The Relationship

I knew when I brought home Ireland (now Khaleesi) as a barely handled 4 year old that I didn’t want a horse that complied with what I wanted or needed out of fear or force. I wanted a willing horse who would choose to be my partner. I didn’t want a trained horse, I wanted something deeper than training.

I don’t want my horse to get trained because training is absolutely finite.

Buck Brannaman

In this journey I came to realize that to have the connection I wanted I didn’t need to become a horse whisperer, I needed to learn how to listen. The only way to deeper relationship is good communication, and this is impossible without listening. Probably the biggest challenge of this process that many people give up too soon is learning the language of the horse so you can become a horse listener.

There are good trainers out there training horses to know how to do what you need them to do. Trainers who can deliver a push button horse and show you how it works. The horse is an incredibly intelligent creature and can learn how to do this. As long as you stick to the manual you will do fine. The horse is also generous as a creature and will try to fill in for a human and get things done in the least stressful way possible. If you get stuck, adding enough pressure will usually result in getting somewhere even if it’s not elegant.

I’ve come to accept that in the horse world there are situations where this is acceptable and even preferable. But it’s hard for me to understand why anyone who realized there is more available would choose to stop there.

Imagine a marriage where there are acceptable topics and if you will agree to stick to those pleasantries over coffee in the morning then it will be fine… just don’t go off script.

Well. Actually I can imagine that.

I refuse to stay on the surface of a well trained horse. I want to be able to have that deeper relationship where she is safe to communicate to me even the things I don’t want to hear, and I will listen and try my best to respond in… love.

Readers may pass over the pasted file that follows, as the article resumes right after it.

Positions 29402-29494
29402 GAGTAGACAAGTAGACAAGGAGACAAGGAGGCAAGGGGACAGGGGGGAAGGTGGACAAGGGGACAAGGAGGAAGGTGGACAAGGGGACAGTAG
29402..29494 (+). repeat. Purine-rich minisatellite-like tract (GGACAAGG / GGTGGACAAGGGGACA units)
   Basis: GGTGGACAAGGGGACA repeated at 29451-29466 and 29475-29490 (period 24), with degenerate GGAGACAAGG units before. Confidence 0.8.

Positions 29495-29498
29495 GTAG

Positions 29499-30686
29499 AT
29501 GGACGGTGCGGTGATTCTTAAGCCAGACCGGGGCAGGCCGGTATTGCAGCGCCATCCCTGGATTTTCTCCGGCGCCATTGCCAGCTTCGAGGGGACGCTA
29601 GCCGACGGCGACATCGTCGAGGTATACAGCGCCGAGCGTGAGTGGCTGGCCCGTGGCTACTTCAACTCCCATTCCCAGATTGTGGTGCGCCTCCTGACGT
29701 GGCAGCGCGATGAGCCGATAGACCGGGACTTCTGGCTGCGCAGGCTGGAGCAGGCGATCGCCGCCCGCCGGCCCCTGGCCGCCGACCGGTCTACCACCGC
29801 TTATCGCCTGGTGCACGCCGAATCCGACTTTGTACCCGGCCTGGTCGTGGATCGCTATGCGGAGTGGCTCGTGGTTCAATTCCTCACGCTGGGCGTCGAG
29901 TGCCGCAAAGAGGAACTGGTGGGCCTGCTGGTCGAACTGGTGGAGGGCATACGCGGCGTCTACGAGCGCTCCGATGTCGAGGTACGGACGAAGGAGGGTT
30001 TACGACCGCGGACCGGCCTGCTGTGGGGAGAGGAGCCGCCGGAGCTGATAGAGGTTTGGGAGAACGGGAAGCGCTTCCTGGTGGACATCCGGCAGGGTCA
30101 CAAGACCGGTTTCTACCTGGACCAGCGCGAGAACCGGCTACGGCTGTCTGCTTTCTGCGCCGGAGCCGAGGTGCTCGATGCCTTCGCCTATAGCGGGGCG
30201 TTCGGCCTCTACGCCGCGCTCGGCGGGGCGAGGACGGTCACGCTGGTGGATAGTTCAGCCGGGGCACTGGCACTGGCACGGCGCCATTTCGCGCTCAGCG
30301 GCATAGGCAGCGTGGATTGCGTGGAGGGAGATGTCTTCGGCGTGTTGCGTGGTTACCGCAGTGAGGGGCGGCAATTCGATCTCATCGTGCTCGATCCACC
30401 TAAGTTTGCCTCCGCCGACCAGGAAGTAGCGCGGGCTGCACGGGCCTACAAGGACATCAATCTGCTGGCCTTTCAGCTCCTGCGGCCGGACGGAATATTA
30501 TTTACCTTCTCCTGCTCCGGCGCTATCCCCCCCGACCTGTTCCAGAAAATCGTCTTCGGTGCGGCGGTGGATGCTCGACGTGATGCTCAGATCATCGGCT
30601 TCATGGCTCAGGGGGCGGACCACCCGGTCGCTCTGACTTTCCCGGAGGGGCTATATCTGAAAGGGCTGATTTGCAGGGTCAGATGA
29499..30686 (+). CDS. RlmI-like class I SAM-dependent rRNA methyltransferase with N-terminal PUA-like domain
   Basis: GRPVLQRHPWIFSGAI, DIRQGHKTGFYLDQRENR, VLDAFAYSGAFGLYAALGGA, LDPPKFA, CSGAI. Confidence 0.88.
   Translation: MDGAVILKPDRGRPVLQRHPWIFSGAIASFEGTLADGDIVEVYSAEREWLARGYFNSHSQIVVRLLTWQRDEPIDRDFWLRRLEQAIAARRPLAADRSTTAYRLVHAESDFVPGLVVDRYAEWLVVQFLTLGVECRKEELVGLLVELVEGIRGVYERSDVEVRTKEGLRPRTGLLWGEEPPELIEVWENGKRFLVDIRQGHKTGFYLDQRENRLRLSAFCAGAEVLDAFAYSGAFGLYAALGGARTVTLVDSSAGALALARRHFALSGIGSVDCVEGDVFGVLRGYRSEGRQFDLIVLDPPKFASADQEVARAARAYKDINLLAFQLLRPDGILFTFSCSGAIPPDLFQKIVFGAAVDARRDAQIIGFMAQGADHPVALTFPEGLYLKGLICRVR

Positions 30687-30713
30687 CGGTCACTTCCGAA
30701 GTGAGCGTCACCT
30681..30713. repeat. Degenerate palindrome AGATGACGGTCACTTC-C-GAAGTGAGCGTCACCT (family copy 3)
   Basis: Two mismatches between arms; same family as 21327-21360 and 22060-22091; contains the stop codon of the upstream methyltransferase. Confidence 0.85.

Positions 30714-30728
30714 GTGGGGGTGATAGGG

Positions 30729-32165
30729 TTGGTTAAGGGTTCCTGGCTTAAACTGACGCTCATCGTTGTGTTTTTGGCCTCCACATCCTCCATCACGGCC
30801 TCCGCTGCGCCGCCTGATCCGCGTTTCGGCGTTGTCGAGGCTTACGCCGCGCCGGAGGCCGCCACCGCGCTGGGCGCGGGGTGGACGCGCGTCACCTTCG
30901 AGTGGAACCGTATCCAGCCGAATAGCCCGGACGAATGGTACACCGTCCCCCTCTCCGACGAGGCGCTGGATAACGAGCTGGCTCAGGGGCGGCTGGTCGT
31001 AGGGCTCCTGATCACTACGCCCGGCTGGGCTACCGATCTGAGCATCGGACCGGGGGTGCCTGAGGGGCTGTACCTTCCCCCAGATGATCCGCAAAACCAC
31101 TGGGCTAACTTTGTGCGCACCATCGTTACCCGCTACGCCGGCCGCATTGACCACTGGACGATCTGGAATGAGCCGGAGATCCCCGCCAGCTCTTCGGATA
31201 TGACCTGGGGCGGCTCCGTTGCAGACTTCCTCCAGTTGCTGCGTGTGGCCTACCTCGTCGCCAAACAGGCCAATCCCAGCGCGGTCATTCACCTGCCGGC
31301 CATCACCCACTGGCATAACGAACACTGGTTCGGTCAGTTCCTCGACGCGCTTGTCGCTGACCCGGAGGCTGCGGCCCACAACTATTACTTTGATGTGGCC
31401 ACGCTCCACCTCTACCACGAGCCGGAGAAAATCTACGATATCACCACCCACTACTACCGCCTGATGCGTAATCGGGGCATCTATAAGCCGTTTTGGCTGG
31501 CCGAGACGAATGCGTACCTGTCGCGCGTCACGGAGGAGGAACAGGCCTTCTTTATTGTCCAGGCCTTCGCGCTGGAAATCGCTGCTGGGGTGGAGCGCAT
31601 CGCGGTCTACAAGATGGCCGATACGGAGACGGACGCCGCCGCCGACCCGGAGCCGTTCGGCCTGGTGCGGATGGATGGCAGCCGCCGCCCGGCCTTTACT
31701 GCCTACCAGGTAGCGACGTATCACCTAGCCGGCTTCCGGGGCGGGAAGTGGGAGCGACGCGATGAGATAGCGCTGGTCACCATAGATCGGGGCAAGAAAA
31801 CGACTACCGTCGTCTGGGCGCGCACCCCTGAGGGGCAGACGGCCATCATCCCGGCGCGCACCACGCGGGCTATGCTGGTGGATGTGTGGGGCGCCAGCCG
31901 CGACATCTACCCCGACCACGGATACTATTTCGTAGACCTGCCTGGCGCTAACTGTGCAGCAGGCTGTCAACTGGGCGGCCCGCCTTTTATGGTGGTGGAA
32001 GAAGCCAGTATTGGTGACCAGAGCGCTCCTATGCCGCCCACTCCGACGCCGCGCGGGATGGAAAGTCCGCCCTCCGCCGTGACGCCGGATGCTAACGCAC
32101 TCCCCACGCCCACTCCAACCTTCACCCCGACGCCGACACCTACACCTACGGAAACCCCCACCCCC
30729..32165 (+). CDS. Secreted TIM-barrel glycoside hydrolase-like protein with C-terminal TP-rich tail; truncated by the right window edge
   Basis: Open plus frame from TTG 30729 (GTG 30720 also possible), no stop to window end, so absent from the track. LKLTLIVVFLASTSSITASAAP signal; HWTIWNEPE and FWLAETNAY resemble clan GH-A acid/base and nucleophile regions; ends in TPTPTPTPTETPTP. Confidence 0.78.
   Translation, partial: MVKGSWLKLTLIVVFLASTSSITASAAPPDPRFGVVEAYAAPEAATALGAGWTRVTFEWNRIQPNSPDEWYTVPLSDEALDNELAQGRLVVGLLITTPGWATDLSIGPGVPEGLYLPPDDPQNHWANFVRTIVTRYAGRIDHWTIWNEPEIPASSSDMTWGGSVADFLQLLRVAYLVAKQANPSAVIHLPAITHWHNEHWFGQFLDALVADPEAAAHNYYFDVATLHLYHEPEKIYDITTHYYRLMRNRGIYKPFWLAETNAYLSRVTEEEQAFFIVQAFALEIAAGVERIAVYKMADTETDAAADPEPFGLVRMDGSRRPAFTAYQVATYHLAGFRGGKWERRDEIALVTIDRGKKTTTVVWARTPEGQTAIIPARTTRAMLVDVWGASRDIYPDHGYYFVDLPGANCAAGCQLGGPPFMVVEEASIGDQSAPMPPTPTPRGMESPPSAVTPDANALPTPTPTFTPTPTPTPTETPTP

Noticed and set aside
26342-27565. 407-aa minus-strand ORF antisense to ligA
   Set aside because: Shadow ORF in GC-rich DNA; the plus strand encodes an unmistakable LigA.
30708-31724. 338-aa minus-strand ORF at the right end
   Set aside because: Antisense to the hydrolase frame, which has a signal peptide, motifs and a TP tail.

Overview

I don’t mean love as in I’m having a good day and feel good. I mean the kind of love that balances with truth and protects yet exposes and never quits. The love that puts my horse first above my timeline and above my goals for the day or the year. The love that will continue to examine myself and what’s revealed in me as I grow deeper with my horse.

Recently Khaleesi was fussing over being groomed sometimes I descend into ‘get it done’ mode so we can move to the real plan for the day… riding. She was getting nippy and pinning her ears. Instead of correcting her and telling her NO, QUIT THAT or worse putting her in cross ties, I slowed down and asked her.

What is it? What are you saying?

I gently rubbed her neck and stopped brushing. I looked at her and she calmed. Her eyes got softer. I began to brush more slowly and talked to her while I brushed. I watched her reaction. I gently worked some dirt patches out with intention and not just a quick groom to get onto the next thing. She lowered her head and completely changed.

This is one example of how my horse teaches me to pay attention and gives me an opportunity to honor her thoughts and feelings. She has both. In this case she felt like she was being hurriedly brushed at. She was being treated like an object to get cleaned. When I changed my approach she changed.

Not all horses are this way. My mustang mare loves the brushing and the rougher the better, it feels good and scratches all her itchy parts. The point of my story isn’t to change how you groom, but to consider in every step how your horse sees you and your approach.

Your relationship with each horse is unique. Just like your relationship to each child is unique or with your parents— unique to each of them.

If you want a deeper connection with your horse you must be willing to really listen. The biggest roadblock here is our assumptions that we know what they think or feel. What you do to your horse, it is likely you do with people too.

In this journey I observed something else: time, even a lifetime, spent around horses does not equal correct understanding of horse language. And I’ve met people around horses fewer years who have a better grasp on horse communication than some who have spent a lifetime.

What helps understanding is letting go of assumptions and taking the time to imagine every interaction is a conversation. When you begin to do this it can feel like talking to a 5-year old. You have to slow down and try to understand what they are asking. Sometimes the words aren’t quite what you’d expect and need some mental translation, sometimes it’s an odd question to bother with at the moment, sometimes you do have to say can we talk about that another time? This process in fullness is way more time consuming than most goal driven horse people have the interest for.

But if you consistently ignore the child and their concerns or ideas and never take the time to honestly listen, you will shut them down and they will learn you don’t want to know what they think or feel. Similarly if you don’t really listen and assume you know what they are asking you will never really get to know the real ‘them’.